Abstract [en]

Recent studies have shown that elevated mating, courtship and seminal substances affect female fitness negatively in Drosophila melanogaster. It has also been shown that males vary with respect to these characters and that male harm to females correlates positively with components of male fitness. These results suggest that there is sexual conflict over the effect of such male characters. An important component of this scenario is that females have evolved counteradaptations to male harm, but so far there is limited evidence for this. Here I define female resistance as the ability to withstand an increased exposure to males. Across 10 genetically differentiated lines of D. melanogaster, I found genetic variation among females in the reduction of lifespan that followed from exposure to males of different durations. There was also genetic variation among males with regards to the degree to which they decrease the lifespan of their mates. These results suggest that genetic variation for female ability to endure male sexually antagonistic adaptations exists and may play an important role in male–female coevolution.

Place, publisher, year, edition, pages
New York, N.Y.: Plenum Publishing Corp., 2005
Keyword
Drosophila melanogaster, female resistance, male harm, seminal fluid, sexual antagonism, sexual selection
Identifiers
urn:nbn:se:umu:diva-5014 (URN)10.1007/s10519-004-1246-8 (DOI)15971026 (PubMedID)
Available from: 2006-03-30 Created: 2006-03-30 Last updated: 2011-03-30Bibliographically approved
6. Inter-locus antagonistic coevolution as an engine of speciation: assessment with hemiclonal analysis
Open this publication in new window or tab >>Inter-locus antagonistic coevolution as an engine of speciation: assessment with hemiclonal analysis
Show others...
2005 (English)In: Proceedings of the National Academy of Sciences of the United States of America, ISSN 0027-8424, E-ISSN 1091-6490, Vol. 102, no Suppl. 1, 6527-6534 p.Article in journal (Refereed) Published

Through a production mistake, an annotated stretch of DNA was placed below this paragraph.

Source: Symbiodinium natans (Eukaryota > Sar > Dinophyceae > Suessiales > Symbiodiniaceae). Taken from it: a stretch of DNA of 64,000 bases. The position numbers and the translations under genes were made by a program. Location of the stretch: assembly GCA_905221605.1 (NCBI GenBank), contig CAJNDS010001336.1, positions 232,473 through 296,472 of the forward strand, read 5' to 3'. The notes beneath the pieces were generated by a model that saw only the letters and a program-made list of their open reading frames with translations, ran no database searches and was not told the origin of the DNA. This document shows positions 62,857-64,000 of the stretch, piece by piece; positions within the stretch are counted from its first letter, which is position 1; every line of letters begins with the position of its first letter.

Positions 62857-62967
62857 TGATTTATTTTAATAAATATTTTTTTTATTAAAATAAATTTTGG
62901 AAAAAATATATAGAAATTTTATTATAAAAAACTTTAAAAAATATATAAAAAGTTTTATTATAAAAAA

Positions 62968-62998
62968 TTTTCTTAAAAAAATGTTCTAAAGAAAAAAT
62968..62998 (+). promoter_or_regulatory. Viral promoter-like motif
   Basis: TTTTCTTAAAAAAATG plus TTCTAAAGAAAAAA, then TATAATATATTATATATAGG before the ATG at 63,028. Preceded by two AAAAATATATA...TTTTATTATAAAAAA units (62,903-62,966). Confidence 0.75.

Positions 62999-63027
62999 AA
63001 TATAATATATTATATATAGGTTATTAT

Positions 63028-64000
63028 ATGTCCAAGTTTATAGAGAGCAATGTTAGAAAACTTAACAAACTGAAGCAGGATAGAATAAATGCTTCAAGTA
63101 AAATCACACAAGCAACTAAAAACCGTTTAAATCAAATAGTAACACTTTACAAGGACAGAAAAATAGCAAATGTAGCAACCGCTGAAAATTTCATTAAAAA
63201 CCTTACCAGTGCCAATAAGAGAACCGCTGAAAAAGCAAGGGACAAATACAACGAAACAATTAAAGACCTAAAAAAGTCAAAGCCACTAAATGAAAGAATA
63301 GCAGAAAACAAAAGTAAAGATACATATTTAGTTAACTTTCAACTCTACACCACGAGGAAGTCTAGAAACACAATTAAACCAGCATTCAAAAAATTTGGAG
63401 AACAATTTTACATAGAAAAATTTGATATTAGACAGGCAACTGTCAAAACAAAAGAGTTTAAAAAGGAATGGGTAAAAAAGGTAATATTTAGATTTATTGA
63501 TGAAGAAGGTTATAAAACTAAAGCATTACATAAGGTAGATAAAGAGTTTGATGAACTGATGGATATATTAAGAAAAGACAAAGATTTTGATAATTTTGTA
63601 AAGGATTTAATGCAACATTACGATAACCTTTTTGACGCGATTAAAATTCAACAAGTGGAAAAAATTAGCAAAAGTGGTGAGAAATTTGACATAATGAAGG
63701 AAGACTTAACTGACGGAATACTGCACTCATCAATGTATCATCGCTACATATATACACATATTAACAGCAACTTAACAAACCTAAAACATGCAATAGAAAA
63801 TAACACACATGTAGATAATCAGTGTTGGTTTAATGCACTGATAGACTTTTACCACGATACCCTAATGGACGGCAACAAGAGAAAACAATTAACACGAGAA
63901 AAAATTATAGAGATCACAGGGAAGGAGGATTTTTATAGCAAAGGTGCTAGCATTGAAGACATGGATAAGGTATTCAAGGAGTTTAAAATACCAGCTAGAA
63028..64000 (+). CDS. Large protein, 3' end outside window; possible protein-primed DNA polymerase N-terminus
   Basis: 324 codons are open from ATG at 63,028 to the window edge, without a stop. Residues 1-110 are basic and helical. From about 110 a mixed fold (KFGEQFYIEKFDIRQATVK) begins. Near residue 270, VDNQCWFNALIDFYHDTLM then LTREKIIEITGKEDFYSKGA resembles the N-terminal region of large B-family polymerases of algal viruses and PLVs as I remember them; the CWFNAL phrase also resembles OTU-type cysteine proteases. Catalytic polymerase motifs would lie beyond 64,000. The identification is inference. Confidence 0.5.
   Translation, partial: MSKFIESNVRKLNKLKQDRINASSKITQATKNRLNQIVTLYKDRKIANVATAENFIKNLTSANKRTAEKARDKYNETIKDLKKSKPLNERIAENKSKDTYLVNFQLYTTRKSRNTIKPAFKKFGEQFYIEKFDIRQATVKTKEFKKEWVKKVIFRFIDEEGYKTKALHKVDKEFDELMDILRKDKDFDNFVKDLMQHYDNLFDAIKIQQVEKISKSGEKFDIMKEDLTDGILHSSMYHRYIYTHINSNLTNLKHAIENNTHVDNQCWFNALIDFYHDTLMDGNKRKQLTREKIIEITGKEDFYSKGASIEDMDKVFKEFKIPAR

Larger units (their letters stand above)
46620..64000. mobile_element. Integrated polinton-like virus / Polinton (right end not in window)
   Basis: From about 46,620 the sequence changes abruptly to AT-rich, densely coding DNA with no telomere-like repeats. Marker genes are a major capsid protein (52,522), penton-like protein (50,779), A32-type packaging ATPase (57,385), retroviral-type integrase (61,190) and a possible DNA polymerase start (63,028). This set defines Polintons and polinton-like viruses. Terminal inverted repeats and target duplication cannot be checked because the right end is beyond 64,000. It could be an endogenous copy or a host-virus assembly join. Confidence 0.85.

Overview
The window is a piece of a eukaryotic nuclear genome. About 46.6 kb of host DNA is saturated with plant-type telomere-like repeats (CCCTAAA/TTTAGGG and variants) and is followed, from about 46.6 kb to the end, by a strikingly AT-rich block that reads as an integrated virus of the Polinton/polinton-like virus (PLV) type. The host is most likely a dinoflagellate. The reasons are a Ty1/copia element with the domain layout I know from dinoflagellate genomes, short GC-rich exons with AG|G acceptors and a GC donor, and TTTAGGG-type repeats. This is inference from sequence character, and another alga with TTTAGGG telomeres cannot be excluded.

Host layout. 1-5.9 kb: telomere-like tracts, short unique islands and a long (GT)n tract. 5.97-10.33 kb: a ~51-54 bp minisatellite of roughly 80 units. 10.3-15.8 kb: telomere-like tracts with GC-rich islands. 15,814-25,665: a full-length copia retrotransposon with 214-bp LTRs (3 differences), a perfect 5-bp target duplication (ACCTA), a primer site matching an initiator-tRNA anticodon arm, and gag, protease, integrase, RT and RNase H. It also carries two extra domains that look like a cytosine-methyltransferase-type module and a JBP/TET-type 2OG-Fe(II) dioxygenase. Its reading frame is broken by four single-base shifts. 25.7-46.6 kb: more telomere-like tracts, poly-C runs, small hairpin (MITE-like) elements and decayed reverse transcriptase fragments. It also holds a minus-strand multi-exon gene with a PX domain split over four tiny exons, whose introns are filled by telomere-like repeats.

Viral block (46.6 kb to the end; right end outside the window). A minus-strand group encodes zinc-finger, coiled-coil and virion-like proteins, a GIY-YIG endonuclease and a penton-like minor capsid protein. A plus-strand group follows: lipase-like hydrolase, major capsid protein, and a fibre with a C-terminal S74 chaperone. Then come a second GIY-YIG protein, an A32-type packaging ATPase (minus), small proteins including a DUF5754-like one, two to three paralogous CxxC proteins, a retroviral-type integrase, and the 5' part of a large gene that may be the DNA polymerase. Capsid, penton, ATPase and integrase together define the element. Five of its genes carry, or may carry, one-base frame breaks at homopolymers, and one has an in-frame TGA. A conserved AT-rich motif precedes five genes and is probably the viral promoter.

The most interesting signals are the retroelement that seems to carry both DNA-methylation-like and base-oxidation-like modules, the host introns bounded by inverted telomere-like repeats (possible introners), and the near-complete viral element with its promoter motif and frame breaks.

Abstract [en]

One of Ernst Mayr's legacies is the consensus that the allopatry model is the predominant mode of speciation in most sexually reproducing lineages. In this model, reproductive isolation develops as a pleiotropic byproduct of the genetic divergence that develops among physically isolated populations. Presently, there is no consensus concerning which, if any, evolutionary process is primarily responsible for driving the specific genetic divergence that leads to reproductive isolation. Here, we focus on the hypothesis that inter-locus antagonistic coevolution drives rapid genetic divergence among allopatric populations and thereby acts as an important “engine” of speciation. We assert that only data from studies of experimental evolution, rather than descriptive patterns of molecular evolution, can provide definitive evidence for this hypothesis. We describe and use an experimental approach, called hemiclonal analysis, that can be used in theDrosophila melanogaster laboratory model system to simultaneously screen nearly the entire genome for both standing genetic variation within a population and the net-selection gradient acting on the variation. Hemiclonal analysis has four stages: (i) creation of a laboratory “island population”; (ii) cytogenetic cloning of nearly genome-wide haplotypes to construct hemiclones; (iii) measurement of additive genetic variation among hemiclones; and (iv) measurement of the selection gradient acting on phenotypic variation among hemiclones. We apply hemiclonal analysis to test the hypothesis that there is ongoing antagonistic coevolution between the sexes in the D. melanogaster laboratory model system and then discuss the relevance of this analysis to natural systems.

Place, publisher, year, edition, pages
Washington: National Academy of Sciences, 2005
Keyword
sexual conflict, inter-locus contest evolution, sexually antagonistic coevolution, reproductive isolation, genetic divergence
Identifiers
urn:nbn:se:umu:diva-5015 (URN)10.1073/pnas.0501889102 (DOI)
Available from: 2006-03-30 Created: 2006-03-30 Last updated: 2011-03-21Bibliographically approved
7. Sexual conflict promotes speciation in insects
Open this publication in new window or tab >>Sexual conflict promotes speciation in insects
2000 In: Proceedings of the National Academy of Sciences, ISSN 0027-8424, Vol. 97, no 19, 10460-10464 p.Article in journal (Refereed) Published
Identifiers
urn:nbn:se:umu:diva-5016 (URN)
Available from: 2006-03-30 Created: 2006-03-30Bibliographically approved